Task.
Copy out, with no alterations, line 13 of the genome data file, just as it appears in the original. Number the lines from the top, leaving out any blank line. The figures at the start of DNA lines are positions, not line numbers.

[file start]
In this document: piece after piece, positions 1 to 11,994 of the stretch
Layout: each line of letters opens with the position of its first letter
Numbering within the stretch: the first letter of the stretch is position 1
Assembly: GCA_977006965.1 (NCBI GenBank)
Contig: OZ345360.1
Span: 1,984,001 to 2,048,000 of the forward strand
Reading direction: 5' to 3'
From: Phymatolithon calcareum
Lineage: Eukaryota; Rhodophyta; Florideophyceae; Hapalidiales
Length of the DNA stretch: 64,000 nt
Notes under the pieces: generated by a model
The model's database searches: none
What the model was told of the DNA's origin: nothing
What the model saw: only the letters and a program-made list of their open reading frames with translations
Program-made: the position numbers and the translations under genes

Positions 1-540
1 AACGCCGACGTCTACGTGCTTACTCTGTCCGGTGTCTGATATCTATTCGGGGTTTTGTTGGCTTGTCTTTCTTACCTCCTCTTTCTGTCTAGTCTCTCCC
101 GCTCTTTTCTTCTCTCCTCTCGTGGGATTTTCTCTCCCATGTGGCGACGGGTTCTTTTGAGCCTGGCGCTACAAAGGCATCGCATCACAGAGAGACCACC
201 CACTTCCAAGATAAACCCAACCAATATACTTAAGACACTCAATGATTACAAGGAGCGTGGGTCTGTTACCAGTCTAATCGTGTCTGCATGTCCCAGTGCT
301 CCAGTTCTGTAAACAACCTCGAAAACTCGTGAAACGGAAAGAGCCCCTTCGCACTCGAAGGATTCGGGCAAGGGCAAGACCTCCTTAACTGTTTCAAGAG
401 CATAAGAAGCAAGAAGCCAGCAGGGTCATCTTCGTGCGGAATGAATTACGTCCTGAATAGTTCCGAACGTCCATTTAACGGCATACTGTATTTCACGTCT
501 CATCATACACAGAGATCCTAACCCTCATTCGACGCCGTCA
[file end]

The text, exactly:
What the model was told of the DNA's origin: nothing